This mutant bluebell is a real one in a million.
It was found by our photographer John Maddrell lurking among the carpet of spring blooms in the lawn of his home at Ballahane, Port St Mary.
John said: ’I was walking up the drive when I noticed this rather strange looking bluebell. In fact, I didn’t think it was a bluebell to start with as it looked like a plant that had seeded itself. On closer inspection I found it was this bluebell mutant.’
Andree Dubbeldam, wildflower expert with the Manx Wildflower Trust, confirmed that it was a rare mutation.
He told the Manx Independent: ’I’m not sure from the look of it what species or hybrid it is, but its funny look is the result of a mutation.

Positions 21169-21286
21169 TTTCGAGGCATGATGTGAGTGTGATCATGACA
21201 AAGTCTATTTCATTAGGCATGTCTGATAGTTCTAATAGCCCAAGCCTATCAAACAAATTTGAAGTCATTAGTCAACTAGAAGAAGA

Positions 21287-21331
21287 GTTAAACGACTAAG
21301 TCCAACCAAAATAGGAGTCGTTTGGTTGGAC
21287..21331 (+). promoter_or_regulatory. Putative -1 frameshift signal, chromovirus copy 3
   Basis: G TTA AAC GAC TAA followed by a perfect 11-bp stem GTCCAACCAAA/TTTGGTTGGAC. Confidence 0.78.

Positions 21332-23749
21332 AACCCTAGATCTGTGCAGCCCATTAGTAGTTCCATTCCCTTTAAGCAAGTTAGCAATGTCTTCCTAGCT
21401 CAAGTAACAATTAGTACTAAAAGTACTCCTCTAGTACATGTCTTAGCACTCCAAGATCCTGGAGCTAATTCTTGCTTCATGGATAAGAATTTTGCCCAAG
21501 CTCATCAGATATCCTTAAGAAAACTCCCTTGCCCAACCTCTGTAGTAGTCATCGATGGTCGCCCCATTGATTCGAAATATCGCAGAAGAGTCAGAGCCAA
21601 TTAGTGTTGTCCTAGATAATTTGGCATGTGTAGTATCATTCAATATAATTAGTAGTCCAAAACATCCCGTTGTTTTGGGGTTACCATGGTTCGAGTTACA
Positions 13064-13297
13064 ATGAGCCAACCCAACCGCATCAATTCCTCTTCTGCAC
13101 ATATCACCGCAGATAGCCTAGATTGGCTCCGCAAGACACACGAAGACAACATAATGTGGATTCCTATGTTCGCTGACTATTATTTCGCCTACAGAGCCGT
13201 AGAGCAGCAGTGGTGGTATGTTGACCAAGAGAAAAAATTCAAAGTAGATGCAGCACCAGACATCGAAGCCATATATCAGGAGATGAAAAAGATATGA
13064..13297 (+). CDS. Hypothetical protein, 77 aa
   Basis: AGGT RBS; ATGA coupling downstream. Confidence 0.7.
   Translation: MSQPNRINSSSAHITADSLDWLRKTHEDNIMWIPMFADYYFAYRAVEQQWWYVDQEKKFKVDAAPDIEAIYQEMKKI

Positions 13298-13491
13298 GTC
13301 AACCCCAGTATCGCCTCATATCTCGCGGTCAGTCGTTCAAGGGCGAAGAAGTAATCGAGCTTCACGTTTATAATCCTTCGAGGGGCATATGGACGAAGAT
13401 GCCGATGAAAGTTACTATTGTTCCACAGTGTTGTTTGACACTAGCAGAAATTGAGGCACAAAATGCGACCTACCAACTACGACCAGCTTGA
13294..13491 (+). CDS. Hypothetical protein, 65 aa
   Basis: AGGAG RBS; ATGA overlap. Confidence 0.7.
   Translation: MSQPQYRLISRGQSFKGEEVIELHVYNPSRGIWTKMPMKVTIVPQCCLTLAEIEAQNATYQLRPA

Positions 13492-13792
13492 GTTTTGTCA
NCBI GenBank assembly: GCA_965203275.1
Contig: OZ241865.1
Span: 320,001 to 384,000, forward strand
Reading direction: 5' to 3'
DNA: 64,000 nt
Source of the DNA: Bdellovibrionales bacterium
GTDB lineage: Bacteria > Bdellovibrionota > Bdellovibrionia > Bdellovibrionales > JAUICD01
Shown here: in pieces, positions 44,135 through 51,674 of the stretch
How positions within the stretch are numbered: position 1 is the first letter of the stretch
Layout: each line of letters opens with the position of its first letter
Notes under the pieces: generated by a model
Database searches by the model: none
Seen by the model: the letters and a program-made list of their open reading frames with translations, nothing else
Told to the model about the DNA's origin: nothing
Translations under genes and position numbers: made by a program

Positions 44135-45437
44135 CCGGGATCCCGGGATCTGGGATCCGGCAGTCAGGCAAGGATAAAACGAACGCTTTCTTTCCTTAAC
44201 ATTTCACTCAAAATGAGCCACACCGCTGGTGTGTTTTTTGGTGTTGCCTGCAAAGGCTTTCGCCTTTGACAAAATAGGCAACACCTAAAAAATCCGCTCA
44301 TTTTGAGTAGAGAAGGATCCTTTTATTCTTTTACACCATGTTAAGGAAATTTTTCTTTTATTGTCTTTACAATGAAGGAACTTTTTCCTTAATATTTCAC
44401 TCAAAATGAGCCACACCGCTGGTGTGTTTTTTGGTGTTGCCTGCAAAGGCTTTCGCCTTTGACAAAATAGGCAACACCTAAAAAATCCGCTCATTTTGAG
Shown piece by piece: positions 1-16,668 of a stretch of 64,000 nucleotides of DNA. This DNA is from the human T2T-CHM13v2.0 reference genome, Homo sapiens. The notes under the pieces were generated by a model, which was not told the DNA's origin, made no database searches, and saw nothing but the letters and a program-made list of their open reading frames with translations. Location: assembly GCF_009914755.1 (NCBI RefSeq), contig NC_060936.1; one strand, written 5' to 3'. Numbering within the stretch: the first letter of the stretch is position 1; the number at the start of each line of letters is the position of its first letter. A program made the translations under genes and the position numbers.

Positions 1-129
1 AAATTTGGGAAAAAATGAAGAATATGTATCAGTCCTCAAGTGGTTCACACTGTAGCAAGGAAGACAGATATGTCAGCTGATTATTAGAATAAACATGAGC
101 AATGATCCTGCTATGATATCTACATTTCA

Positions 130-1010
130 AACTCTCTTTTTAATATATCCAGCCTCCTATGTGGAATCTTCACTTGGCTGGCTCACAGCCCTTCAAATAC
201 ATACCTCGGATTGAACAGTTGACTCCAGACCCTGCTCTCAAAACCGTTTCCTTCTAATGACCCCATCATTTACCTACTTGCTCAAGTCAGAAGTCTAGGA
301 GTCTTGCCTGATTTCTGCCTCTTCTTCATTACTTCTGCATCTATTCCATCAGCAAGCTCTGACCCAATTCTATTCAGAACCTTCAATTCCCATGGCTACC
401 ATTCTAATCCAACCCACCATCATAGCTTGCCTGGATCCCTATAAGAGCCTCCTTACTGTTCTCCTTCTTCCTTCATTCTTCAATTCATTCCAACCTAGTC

’I have seen it once or twice in bluebells and orchids, but it’s still a bit of a one in a million.’
Native British bluebells, which are a feature of Manx glens and English woods, are under threat from their invasive Spanish relative. The upstart Spanish variety was introduced by Victorians as a garden plant but has been growing wild and hybridising with the British species. Most of the bluebells in John’s garden are of the Spanish type but he has native ones too, and hybrids of the two.
The true British bluebell has sweet scent, narrow bell-shaped flowers on a distictive drooping stem like a shepherd’s crook while the Spanish interloper has no smell, an upright stem and conical bell-shaped blooms.